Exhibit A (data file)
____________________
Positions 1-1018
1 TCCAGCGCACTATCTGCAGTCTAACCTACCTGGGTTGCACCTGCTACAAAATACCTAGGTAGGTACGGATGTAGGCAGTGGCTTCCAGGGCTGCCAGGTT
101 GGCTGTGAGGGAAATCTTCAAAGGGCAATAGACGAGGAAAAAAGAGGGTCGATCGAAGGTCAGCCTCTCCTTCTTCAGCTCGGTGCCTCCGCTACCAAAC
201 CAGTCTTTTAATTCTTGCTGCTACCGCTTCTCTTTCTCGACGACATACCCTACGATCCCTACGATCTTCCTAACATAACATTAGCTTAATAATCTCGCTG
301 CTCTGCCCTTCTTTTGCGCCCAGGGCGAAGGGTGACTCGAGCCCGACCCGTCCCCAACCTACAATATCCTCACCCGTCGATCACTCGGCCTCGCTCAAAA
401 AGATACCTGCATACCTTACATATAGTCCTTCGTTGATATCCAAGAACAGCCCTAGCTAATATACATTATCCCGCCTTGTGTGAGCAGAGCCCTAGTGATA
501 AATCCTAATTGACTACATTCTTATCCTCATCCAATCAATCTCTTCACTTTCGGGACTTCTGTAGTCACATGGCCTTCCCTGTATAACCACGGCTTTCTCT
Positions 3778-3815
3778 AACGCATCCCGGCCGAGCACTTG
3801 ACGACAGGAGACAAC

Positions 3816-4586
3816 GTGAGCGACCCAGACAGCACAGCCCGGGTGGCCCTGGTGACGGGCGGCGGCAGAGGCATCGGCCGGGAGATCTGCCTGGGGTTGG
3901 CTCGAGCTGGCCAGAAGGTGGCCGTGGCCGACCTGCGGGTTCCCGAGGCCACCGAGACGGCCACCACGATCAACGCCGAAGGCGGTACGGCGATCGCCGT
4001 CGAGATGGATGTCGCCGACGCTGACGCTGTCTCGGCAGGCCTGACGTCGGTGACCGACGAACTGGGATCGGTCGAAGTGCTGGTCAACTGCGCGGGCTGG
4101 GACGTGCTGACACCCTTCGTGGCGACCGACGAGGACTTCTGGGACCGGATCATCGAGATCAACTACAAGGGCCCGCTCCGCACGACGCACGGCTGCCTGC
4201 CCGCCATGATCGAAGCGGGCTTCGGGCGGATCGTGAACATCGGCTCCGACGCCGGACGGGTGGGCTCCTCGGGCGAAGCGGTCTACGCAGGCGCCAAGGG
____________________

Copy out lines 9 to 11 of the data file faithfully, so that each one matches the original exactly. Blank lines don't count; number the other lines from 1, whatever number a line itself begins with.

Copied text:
3778 AACGCATCCCGGCCGAGCACTTG
3801 ACGACAGGAGACAAC

Positions 3816-4586